Since finishing this project, I feel like that's stood out to me a couple times. It's subtle. But, I think it can be seen. Therefore, I believe the vertical line should be square with the horizontal.​

10.2. Next steps
10.2.1. Pickup magnets
I want to replace the magnets with Alnico, as mentioned in the 4-conductor mod, post #1, footnote 3. A "Dimarzio air" mod there might also be worth hearing.​

To make that easier, I want to obtain 5-pin mini connectors to create a disconnect in the pickup cavity. It looks like Gibson uses Molex PicoBlade (1.25mm pitch) connectors:​

Male: 51047-0500
crimp: 50125-8000​
Fem: 51021-0500
crimp: 50079-8000
[UPDATE: I provide more info 6 posts down in "Connectors continued".]​

I might also buy (used) 650R/750T pickups so I can have different pickups with different magnets (for comparison). There are many used pickups on eBay. It might be fun to sample/compare others too, without spending a lot.​

10.2.2. The Summit
@Norton caused me to consider replacing the two coil switches with Seymour Duncan "Triple Shot" rings. Then I could convert this mod's two toggles into switchable modern & 50s tone; independently controlling each pickup. (I would use two-position 3PDT (on-on) switches. Ex. Taiway #100-3P1-T200B1M1QE.).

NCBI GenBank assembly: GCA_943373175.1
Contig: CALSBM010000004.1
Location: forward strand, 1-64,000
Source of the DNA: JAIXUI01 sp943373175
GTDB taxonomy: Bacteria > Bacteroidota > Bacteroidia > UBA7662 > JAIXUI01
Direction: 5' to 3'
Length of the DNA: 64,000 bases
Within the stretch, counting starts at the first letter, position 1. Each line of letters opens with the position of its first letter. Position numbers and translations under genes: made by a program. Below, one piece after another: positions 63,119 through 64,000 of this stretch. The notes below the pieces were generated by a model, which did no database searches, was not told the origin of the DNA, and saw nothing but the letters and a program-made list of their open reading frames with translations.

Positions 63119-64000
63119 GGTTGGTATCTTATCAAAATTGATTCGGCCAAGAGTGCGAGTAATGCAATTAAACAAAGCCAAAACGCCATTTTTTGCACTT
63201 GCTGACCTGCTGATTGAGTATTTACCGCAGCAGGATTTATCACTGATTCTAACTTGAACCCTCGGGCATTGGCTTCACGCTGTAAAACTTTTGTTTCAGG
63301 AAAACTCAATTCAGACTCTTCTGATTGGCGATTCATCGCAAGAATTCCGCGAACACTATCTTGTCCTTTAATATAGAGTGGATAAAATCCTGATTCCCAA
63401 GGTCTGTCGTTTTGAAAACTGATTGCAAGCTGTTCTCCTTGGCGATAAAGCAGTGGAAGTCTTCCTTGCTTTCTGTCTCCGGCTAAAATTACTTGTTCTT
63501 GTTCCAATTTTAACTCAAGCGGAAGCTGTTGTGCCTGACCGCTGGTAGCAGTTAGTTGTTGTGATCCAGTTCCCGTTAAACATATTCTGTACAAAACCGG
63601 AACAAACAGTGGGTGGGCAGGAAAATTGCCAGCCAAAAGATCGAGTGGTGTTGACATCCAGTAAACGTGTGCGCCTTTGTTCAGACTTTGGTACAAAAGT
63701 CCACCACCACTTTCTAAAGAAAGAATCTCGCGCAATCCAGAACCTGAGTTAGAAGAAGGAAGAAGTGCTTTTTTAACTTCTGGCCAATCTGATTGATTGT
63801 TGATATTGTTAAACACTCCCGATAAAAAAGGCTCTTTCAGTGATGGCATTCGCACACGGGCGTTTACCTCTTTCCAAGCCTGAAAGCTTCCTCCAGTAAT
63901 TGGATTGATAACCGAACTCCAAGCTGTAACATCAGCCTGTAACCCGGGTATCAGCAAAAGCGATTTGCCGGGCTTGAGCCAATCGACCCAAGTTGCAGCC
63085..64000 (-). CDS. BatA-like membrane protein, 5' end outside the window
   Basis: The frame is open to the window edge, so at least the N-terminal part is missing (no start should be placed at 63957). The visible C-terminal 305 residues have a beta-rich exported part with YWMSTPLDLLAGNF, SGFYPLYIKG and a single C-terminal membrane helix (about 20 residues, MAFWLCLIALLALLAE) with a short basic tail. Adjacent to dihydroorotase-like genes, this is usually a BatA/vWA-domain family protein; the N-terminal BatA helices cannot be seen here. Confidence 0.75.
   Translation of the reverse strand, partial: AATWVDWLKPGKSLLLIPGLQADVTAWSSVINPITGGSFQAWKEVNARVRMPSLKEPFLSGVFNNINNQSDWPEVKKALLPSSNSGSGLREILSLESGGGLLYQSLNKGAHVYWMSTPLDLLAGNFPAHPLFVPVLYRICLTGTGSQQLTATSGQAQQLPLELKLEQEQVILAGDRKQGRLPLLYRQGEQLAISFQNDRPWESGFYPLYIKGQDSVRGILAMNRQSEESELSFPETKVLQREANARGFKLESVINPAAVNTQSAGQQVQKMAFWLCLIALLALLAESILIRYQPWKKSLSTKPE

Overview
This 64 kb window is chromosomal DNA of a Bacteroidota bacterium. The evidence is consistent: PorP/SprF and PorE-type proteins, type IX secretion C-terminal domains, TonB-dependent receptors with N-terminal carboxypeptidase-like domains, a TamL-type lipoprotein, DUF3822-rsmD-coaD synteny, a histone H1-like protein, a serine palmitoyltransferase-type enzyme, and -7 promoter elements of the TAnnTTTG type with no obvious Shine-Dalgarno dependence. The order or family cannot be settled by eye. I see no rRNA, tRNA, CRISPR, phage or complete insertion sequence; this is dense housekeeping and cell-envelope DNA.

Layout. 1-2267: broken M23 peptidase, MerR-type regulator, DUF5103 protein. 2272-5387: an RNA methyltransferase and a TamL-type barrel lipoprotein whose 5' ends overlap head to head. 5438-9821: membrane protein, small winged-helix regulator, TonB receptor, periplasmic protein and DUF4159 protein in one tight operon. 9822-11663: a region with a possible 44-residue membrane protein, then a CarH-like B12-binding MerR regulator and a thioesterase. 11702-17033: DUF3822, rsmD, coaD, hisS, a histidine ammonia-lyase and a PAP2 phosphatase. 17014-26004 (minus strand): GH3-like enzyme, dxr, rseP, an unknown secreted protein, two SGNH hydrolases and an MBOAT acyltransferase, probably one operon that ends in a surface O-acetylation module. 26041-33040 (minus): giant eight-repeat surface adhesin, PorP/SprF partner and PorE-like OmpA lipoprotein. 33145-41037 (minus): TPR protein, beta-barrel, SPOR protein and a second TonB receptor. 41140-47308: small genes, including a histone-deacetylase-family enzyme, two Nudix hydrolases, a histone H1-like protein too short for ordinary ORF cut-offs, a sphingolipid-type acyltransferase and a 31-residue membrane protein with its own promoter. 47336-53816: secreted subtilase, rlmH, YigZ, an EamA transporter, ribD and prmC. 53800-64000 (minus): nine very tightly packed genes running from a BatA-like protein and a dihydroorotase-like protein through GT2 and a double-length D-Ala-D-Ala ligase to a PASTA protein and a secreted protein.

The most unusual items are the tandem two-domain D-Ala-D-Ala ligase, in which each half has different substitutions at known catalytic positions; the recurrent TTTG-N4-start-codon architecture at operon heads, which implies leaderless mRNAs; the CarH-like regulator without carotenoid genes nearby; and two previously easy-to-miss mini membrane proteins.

I don't plan to do that soon. But, I'll diagram it (posted as Wiring mod #3, two posts down) in case anyone wants to see what that looks like. Maybe summit before me?
 
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az2000

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Wiring mod #3: Single-coil (cut & parallel) switches AND switchable 50s tone [a thought experiment]
I'm not planning to do this soon. But, I wanted to document it while it's fresh in my mind. This mod moves the coil switches to the ["Triple Shot"] humbucker rings, and redeploys those two holes as "50s tone wiring" for each pickup:

Diagram: Dual-concentric (2-vol, 2-tone) + 4-conductor pickups + "Al King tone" + Triple-Shot coil switches + modern/50s tone switch

(click for larger)
PDF version attached as Dual-concentric, 4-cond, Al King tone, triple-shot coils, 50s.PDF
[Note: To better understand the diagram, compare to Seymour Duncan article:
50s vs Modern Les Paul Wiring (archived)